Wounded Game Recovery: shot analysis and what to search for – From Norma Academy

As you probably know, Norma currently manufactures a comprehensive and high-quality range of hunting and sport ammunition, and Norma Academy is part of the company’s content strategy towards going more digital. This includes videos, articles and community-based interaction about hunting, shooting, reloading and even food. In this article from the hunting series, Team Norma member Steffen Foullon guides us through several shot analyses, and shows what to look for at the point of strike.

A shot analysis is important, because where you have shot the animal is not always evident. In these cases, a shot analysis will help you determine where the animal was hit, and what your next steps to recover the wounded game should be. Because both Norma and all4hunters.com strongly promote being an ethical hunter, and this involves recovering wounded game.

But what to do and what to search for if the shot animal leaves the location? By going to the point of strike, the place where the animal was standing when it took the shot, and looking for signs such as fur, blood, bones and other traces, you can analyze where the animal took the shot. After this, you can start searching for the wounded game. 

The following video episodes explore four different situations.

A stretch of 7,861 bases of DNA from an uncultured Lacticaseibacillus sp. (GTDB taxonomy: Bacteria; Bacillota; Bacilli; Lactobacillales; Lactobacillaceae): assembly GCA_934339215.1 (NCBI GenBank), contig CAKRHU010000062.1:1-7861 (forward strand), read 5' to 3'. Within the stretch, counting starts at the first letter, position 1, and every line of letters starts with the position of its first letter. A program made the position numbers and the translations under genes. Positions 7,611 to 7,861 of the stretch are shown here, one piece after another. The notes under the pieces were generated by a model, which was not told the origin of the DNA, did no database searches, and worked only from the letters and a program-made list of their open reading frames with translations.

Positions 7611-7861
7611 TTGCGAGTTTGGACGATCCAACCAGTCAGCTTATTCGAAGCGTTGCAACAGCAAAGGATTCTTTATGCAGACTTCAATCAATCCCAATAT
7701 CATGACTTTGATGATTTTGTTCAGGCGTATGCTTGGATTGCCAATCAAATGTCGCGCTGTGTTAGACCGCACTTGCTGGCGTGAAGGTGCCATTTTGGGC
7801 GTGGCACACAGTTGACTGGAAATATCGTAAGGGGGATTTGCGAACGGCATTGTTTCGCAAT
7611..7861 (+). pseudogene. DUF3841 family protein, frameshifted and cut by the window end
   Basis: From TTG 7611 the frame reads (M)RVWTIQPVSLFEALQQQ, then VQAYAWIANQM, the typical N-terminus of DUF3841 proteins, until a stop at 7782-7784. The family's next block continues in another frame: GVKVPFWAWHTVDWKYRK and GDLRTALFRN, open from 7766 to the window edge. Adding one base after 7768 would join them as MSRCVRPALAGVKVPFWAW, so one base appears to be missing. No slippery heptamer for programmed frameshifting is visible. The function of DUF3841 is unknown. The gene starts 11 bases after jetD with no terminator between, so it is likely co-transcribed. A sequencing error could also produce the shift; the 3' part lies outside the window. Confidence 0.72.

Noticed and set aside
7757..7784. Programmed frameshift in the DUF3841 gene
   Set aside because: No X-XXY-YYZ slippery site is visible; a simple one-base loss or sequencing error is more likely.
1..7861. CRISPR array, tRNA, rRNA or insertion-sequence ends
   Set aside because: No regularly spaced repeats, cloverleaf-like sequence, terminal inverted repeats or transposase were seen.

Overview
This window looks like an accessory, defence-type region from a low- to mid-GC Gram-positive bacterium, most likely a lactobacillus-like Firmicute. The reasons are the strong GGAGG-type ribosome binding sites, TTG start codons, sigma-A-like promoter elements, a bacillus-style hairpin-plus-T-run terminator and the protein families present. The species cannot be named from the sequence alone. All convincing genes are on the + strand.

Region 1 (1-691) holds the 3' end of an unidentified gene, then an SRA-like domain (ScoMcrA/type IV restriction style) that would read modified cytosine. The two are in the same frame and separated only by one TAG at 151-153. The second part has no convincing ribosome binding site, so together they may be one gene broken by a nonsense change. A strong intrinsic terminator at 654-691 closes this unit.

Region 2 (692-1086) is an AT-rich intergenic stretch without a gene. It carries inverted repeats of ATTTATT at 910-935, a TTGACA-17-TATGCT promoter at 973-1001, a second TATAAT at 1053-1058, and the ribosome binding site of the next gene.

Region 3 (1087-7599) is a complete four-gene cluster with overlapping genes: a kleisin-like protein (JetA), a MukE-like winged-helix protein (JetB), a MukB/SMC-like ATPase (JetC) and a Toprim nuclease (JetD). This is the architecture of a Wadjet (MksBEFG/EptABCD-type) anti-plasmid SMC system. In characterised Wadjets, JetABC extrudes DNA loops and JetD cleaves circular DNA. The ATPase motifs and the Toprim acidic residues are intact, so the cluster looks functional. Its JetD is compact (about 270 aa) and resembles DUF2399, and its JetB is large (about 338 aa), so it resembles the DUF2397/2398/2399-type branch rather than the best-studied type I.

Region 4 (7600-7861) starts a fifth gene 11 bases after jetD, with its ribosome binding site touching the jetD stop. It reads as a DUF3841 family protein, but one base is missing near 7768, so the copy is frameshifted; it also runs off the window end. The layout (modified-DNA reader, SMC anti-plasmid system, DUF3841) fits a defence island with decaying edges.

Episode 1: Leg hit

In this first episode, Steffen Foullon guides us through a shot analysis of a front leg hit on a roe deer. This type of shot placement is common among hunters, due to underestimating the distance between the shooter and the animal, and this shot placement leaves certain traces. At the point of strike, you will usually find tubular shaped bones, bone marrow, meat and light to blonde colored fur, that indicate a front leg hit. (See above for the video.)

Episode 2: Gut shot

In this episode, you get to follow as Steffen Foullon makes a shot analysis of a gut shot on a roe deer. There are certain things to look for that are very specific for this kind of shot placement. You will usually find green digested plant material, sometimes liver, grainy, dark red blood as well as a strong smell.

Episode 3: Lung Hit

In this third episode of Shot Analysis, Steffen Foullon performs a shot analysis of a lung hit on a roe deer. For this kind of shot placement, you will usually find light colored blood, blistered blood, and soft and light colored lung tissue on the ground. These strike signals mean that you can be sure that the deer is dead, and you often do not need to call a dog handler in order to recover the wounded game, as the blood trail will lead you to it.

Episode 4: Headshot

The forth episode of Shot Analysis shows Steffen Foullon performing a shot analysis of a roe deer that has taken a shot to its head. This is a serious shot placement, and it is important to follow the right steps afterwards. The kill zone on the head is very small, and a shot aimed at the head often ends up hitting the jaw area. This leaves the roe deer completely mobile, so it can run for a long time which makes it harder to chase after. For a shot placed in the head, you will usually find very distinctive hollow structured bone fragments, gum, teeth and saliva. These signals mean that you immediately have to call a dog handler with a fast dog that is able to chase the deer down. The deer will keep running, and eventually it will start to breathe its own blood and become weaker, and that’s when you can get a hold of it and recover the wounded game.

If you want to learn more about hunting, shooting, reloading and food please visit Norma Academy webpages.